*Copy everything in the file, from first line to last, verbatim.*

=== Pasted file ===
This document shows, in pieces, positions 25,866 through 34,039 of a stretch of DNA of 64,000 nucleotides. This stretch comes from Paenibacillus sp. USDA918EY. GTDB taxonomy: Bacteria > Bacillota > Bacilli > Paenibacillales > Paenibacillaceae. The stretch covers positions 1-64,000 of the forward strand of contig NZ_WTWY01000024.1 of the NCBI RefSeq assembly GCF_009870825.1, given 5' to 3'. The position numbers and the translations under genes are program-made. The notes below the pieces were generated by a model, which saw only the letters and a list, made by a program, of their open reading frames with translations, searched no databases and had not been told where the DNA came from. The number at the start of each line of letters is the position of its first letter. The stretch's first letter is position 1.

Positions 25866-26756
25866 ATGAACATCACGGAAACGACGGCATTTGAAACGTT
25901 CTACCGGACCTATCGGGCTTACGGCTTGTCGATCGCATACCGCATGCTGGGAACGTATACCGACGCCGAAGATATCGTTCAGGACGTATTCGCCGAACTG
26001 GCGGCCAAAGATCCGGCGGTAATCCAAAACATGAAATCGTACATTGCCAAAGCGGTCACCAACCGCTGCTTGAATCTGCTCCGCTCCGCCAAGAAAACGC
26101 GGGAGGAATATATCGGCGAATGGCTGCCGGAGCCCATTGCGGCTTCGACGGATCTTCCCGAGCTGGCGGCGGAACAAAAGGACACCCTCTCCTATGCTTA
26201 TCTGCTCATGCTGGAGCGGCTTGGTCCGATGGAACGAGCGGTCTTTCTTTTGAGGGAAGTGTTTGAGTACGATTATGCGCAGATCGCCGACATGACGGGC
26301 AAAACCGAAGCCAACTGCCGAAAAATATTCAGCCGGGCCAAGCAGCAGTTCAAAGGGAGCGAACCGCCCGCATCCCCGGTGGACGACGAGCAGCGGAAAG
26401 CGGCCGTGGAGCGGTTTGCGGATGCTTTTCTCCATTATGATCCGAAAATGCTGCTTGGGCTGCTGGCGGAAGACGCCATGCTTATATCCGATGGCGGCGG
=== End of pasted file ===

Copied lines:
This document shows, in pieces, positions 25,866 through 34,039 of a stretch of DNA of 64,000 nucleotides. This stretch comes from Paenibacillus sp. USDA918EY. GTDB taxonomy: Bacteria > Bacillota > Bacilli > Paenibacillales > Paenibacillaceae. The stretch covers positions 1-64,000 of the forward strand of contig NZ_WTWY01000024.1 of the NCBI RefSeq assembly GCF_009870825.1, given 5' to 3'. The position numbers and the translations under genes are program-made. The notes below the pieces were generated by a model, which saw only the letters and a list, made by a program, of their open reading frames with translations, searched no databases and had not been told where the DNA came from. The number at the start of each line of letters is the position of its first letter. The stretch's first letter is position 1.

Positions 25866-26756
25866 ATGAACATCACGGAAACGACGGCATTTGAAACGTT
25901 CTACCGGACCTATCGGGCTTACGGCTTGTCGATCGCATACCGCATGCTGGGAACGTATACCGACGCCGAAGATATCGTTCAGGACGTATTCGCCGAACTG
26001 GCGGCCAAAGATCCGGCGGTAATCCAAAACATGAAATCGTACATTGCCAAAGCGGTCACCAACCGCTGCTTGAATCTGCTCCGCTCCGCCAAGAAAACGC
26101 GGGAGGAATATATCGGCGAATGGCTGCCGGAGCCCATTGCGGCTTCGACGGATCTTCCCGAGCTGGCGGCGGAACAAAAGGACACCCTCTCCTATGCTTA
26201 TCTGCTCATGCTGGAGCGGCTTGGTCCGATGGAACGAGCGGTCTTTCTTTTGAGGGAAGTGTTTGAGTACGATTATGCGCAGATCGCCGACATGACGGGC
26301 AAAACCGAAGCCAACTGCCGAAAAATATTCAGCCGGGCCAAGCAGCAGTTCAAAGGGAGCGAACCGCCCGCATCCCCGGTGGACGACGAGCAGCGGAAAG
26401 CGGCCGTGGAGCGGTTTGCGGATGCTTTTCTCCATTATGATCCGAAAATGCTGCTTGGGCTGCTGGCGGAAGACGCCATGCTTATATCCGATGGCGGCGG